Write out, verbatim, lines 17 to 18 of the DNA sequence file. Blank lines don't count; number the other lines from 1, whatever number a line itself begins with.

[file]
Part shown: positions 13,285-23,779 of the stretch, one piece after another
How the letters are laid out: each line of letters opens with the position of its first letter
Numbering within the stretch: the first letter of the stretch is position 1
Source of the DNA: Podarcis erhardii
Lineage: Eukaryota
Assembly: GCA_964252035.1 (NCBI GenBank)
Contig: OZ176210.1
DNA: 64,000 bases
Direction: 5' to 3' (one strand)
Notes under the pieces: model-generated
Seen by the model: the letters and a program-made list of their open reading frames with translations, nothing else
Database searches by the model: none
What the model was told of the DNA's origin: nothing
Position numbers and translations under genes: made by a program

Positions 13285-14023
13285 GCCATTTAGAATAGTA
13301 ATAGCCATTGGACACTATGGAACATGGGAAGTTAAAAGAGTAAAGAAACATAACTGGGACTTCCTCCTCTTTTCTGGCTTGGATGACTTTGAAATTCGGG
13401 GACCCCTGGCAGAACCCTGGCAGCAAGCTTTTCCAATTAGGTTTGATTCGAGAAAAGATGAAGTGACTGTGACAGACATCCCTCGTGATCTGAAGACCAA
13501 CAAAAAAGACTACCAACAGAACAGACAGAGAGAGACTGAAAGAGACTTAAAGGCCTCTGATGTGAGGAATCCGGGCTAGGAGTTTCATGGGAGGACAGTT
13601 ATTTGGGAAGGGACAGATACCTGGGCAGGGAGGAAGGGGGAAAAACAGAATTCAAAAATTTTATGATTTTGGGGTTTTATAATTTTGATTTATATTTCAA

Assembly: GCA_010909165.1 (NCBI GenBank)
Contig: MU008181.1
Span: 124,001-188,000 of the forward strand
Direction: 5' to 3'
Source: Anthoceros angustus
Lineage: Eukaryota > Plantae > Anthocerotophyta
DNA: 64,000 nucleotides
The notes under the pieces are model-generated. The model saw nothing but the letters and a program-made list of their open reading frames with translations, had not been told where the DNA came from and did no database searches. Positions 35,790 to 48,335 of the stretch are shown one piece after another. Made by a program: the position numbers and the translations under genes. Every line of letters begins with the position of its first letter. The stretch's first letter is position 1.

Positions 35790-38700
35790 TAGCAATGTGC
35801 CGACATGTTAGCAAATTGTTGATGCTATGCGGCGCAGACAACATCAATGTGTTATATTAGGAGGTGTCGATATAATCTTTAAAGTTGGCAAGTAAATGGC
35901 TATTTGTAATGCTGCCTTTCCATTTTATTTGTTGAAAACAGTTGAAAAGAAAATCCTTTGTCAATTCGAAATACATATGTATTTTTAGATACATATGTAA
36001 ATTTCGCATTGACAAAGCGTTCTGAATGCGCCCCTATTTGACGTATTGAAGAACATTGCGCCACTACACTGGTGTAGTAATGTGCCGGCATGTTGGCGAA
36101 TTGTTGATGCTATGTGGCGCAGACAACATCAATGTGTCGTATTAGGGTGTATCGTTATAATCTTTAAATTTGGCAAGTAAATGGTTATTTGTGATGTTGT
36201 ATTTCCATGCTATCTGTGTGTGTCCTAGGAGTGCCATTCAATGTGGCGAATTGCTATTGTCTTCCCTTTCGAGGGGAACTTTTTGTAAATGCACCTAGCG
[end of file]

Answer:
13301 ATAGCCATTGGACACTATGGAACATGGGAAGTTAAAAGAGTAAAGAAACATAACTGGGACTTCCTCCTCTTTTCTGGCTTGGATGACTTTGAAATTCGGG
13401 GACCCCTGGCAGAACCCTGGCAGCAAGCTTTTCCAATTAGGTTTGATTCGAGAAAAGATGAAGTGACTGTGACAGACATCCCTCGTGATCTGAAGACCAA